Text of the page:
Pa, if you can recall, there was a time an unidentified dead body was found in the said locality. The body was wrapped in a bag. The body in question was part of the suspected murdered mercenaries. The man was killed by Sana Manjang. He was cut into pieces and wrapped in a bag by Manjang.

The story about the unidentified dead body found in the area was reported by the Daily Observer and GRTS. It was our men who perpetrated the killing.

The remaining suspects were shot and killed at close range at a place in Kanilai (location withheld for now). WO2 Malick Jatta and Sana Manjang carried out the killings, with the help of others named herein.

Both Malick and Sana were armed with MAB PISTOLS during the execution of the detainees. The suspects have been buried in Kanilai (location withheld for now), due to national security issues.

No one here dares disobey his orders. We normally act on instructions given to us by our superiors. He (the President) delegates authority, and we execute the secret killings, tortures and burning of media houses. . [64][65]

[66]

Death penalty

Though previously regarded by Amnesty International as “abolitionist in practice”, having had no executions since 1985, [67] on 27 August 2012, the Gambian government confirmed that nine prisoners were executed by firing squad. [68] This followed President Jammeh’s stated intention to carry out all death penalties before mid-September amid protests from the

European Union countries and others.

[69]

Calls for anti-gay violence

In May 2015, in defiance of western criticism Jammeh intensified his anti-gay rhetoric, telling a crowd during an agricultural tour: “If you do it [in the Gambia] I will slit your throat – if you are a man and want to marry another man in this country and we catch you, no one will ever set eyes on you again, and no white person can do anything about it.”[70]

This prompted a fresh round of condemnation from international human rights leaders. US National Security Advisor Susan Rice released a statement of condemnation on 16 May 2015: “We condemn his comments, and note these threats come amid an alarming deterioration of the broader human rights situation in The Gambia,” said Rice. “We are deeply concerned about credible reports of torture, suspicious disappearances – including of two American citizens – and arbitrary detention at the government’s hands.” [71]

Personal life



Colonel Yahya Jammeh and Mrs. Zeinab Jammeh with Barack and

Michelle Obama in the White House , August 2014.

Jammeh is a member of the Jola people . [72] His first marriage ended in divorce. [73] Jammeh married his second wife Zeinab Suma Jammeh, in 1999. [73] They have two children as of 2007, a daughter, Mariam Jammeh, and a son, Muhammed Yahya Jammeh. The latter was born in late 2007, when his daughter was eight years old. [74]

On 30 September 2010, Jammeh announced his marriage to a 21-year-old (or possibly 18-year-old [1] ) additional wife by the name Alima Sallah, daughter of Omar Gibril Sallah, Gambia’s current Ambassador to Saudi Arabia, and Zahra Sallah. [73][75] It was announced that his new wife would officially be referred to as Lady Alima Yahya Jammeh, and would not be referred to as a “first lady”, since Zeinab Suma Jammeh is the official “first lady”. [75]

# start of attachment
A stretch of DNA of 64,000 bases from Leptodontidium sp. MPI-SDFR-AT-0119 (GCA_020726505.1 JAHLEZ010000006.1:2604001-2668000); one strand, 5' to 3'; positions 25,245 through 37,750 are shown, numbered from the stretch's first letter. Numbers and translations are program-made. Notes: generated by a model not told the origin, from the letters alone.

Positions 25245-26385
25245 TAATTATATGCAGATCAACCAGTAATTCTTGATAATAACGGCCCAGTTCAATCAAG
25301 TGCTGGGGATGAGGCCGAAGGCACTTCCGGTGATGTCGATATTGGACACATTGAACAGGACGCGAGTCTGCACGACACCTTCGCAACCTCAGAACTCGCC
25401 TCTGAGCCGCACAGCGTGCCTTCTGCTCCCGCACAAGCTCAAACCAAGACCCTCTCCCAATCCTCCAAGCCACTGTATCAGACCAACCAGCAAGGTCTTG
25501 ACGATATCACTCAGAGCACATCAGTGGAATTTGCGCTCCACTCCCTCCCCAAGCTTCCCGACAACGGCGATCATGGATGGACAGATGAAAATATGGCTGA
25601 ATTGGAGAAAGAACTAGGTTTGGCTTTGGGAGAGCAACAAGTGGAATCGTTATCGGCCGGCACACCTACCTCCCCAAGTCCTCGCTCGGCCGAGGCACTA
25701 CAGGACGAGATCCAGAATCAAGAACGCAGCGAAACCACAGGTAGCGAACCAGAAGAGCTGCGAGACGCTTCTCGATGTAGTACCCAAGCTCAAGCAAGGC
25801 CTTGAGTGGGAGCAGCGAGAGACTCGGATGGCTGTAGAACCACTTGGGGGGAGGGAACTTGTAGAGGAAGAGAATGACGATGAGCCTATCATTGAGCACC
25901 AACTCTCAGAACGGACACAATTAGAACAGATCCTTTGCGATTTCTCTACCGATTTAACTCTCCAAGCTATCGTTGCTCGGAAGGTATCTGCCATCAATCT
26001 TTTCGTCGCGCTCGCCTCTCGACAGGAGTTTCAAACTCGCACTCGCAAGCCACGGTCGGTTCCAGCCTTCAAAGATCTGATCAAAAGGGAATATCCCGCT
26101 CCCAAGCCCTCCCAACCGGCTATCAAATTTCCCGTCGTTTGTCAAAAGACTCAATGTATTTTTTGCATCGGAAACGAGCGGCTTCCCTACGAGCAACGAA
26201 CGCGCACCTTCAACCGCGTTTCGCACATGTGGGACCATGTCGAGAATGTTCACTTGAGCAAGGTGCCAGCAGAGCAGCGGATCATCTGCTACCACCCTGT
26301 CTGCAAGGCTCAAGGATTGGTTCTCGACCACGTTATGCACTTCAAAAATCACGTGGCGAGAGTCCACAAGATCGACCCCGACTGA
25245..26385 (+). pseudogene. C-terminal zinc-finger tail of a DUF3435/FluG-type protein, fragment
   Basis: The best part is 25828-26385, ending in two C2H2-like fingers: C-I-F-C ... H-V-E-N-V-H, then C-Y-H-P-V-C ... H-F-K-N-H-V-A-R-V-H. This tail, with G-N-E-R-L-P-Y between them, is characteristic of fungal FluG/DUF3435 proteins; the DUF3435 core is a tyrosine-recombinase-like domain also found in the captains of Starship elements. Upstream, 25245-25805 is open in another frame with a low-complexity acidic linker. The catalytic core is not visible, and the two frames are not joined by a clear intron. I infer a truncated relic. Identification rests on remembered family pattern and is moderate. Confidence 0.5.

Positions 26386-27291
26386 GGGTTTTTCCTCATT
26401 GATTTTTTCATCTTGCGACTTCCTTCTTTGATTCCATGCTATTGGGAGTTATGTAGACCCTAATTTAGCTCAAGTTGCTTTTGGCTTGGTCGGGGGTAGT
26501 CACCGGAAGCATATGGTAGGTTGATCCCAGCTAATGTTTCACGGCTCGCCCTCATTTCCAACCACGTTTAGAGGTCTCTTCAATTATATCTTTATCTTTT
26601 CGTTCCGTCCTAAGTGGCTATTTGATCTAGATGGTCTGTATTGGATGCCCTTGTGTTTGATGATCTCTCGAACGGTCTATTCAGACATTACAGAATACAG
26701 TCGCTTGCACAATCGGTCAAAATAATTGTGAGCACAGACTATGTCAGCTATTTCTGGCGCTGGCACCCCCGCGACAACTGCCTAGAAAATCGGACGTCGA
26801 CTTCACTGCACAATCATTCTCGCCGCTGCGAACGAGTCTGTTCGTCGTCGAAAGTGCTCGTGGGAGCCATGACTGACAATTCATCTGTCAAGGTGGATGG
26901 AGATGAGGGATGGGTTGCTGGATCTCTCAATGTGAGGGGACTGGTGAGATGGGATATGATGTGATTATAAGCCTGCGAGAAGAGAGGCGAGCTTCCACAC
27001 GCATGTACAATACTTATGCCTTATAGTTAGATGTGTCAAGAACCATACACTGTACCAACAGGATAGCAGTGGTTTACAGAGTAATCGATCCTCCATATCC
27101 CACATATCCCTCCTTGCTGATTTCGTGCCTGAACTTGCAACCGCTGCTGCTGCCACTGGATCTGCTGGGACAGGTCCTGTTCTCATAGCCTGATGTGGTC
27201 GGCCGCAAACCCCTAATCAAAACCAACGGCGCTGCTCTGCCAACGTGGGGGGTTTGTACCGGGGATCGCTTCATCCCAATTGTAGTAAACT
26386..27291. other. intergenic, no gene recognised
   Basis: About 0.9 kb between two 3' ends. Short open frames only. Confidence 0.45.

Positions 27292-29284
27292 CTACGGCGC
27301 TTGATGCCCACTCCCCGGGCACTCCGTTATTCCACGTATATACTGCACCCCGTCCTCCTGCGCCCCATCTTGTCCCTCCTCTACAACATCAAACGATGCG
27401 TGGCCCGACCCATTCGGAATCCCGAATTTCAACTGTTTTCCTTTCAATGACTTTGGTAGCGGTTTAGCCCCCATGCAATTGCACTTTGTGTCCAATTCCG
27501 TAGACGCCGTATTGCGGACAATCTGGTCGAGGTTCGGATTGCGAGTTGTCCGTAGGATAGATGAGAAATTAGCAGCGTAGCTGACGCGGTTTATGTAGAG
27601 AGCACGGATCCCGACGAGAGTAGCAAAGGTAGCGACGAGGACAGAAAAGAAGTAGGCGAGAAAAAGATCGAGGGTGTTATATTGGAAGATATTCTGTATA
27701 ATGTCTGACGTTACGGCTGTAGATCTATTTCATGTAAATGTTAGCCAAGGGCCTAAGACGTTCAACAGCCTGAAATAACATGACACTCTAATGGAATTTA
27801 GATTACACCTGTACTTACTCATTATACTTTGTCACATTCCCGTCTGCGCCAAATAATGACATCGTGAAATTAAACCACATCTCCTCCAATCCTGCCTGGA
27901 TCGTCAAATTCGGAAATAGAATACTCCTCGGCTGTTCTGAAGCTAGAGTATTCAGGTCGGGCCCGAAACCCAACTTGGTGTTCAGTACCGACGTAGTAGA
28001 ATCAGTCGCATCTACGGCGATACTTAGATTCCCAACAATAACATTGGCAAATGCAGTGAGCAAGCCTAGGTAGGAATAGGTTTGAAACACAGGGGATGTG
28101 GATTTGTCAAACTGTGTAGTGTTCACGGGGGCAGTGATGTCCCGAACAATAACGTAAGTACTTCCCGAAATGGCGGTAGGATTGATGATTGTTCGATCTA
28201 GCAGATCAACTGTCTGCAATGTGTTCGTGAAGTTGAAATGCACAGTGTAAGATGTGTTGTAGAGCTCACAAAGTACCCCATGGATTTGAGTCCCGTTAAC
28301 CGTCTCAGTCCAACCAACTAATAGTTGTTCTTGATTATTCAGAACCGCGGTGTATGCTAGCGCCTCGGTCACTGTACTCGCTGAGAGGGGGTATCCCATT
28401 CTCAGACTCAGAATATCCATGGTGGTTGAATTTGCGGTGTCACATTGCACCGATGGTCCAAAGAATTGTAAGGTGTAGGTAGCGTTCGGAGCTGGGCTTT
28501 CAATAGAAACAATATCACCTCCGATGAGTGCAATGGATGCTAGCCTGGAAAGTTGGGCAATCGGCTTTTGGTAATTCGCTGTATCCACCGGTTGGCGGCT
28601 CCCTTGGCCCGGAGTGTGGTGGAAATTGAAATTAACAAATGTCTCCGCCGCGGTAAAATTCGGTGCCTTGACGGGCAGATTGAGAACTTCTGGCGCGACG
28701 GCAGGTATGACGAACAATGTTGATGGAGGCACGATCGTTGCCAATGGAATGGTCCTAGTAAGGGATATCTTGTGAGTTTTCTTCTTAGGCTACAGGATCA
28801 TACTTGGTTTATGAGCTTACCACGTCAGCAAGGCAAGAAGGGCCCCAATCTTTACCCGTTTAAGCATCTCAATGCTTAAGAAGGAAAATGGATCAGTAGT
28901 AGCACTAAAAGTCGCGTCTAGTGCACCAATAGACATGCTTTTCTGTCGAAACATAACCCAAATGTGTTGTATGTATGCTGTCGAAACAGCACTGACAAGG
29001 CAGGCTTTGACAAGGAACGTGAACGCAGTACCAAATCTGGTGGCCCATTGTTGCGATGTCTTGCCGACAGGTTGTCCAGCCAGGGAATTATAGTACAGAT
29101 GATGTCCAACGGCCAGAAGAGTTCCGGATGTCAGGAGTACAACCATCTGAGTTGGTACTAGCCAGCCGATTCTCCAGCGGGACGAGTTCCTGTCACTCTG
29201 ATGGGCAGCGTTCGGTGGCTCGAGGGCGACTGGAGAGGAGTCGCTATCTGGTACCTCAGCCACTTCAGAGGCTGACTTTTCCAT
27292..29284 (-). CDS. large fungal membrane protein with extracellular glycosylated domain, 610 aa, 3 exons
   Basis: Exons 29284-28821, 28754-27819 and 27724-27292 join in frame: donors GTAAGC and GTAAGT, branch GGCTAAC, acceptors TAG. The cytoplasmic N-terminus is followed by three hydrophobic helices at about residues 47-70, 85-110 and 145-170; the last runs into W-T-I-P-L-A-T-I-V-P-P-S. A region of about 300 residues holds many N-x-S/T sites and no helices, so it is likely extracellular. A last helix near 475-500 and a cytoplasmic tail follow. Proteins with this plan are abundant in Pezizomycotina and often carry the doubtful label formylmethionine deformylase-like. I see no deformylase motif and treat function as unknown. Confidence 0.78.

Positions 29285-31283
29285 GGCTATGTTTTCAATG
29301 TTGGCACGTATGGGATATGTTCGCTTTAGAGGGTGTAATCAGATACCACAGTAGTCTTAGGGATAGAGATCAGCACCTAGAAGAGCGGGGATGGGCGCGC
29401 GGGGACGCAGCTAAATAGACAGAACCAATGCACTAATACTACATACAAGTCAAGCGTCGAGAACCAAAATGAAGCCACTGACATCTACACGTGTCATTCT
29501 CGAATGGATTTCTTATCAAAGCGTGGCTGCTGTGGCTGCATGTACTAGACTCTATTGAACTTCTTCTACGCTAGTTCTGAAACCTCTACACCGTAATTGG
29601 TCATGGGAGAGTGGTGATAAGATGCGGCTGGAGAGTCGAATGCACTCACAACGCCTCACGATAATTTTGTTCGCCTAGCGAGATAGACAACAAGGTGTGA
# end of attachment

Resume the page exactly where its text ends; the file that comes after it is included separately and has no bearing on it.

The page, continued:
According to at least one source, his marriage to Ms. Sallah was a shock to his other wife Zeinab Suma Jammeh, and the additional marriage led to strains in their relationship and even plans for their divorce. [76] Zeinab Jammeh had reportedly already been living in the U.S. separately from her husband for some time. [76] Ms. Sallah reportedly also left Gambia for the U.S. in June 2010. [76] According to the same publication, he then divorced Ms. Sallah in early 2011. [1][2]

Titles and styles

The official title used is His Excellency Sheikh Professor Alhaji Dr. Yahya Abdul-Aziz Awal Jemus Junkung Jammeh Naasiru Deen Babili Mansa.

[77] He is Commander in Chief of The Armed Forces and Chief Custodian of the Sacred Constitution of the Gambia.

[78]

On 16 June 2015, a statement from the State House stated that President Jammeh should be addressed as “His Excellency Sheikh Professor Alhaji Dr. Yahya A.J.J. Jammeh Babili Mansa”.

[79] The title Babili Mansa , which the President decided to drop in December 2014, is a phrase in the

Mandinka language that could be translated as either “Chief Bridge Builder” or “Conqueror of Rivers”. [80]

[81] Two months before, he had already removed the title “Nasirul Deen”, which had been conferred to him by the Gambia Supreme Islamic Council . [82]

Awards and honours

Jammeh has received honorary Doctorates from St. Mary’s College of Maryland in 2004, [83][84] Universidad Empresarial de Costa Rica, Norman Academy, [85] and National Taipei University of Technology. [86]

He has received awards through the

unrecognised higher education accreditation organisation the

International Parliament for Safety and Peace, including a peace award, [87] the honorary title of Kentucky colonel

[88] and the tongue-in-cheek award of

Nebraska Admiral. [89][90][91][92] Jennifer Rae Hein, a spokeswoman for the Governor of Nebraska, acknowledged that Jammeh was granted an admiralship in the Nebraska Navy, [93] but later stated “We regret that this individual has attempted to embellish a certificate for a Nebraska admiralship, claiming that it was a high honor bestowed upon him by the governor, when to the best of our knowledge, this person has no relationship with or ties to Nebraska.” [94]

​Nana Addo Dankwa Akufo-Addo Biography 

Name Akufo-Addo
Other Names Nana Addo Dankwa

Date of Birth 1944-03-29

Place Ghana

Detailed Biography

Introduction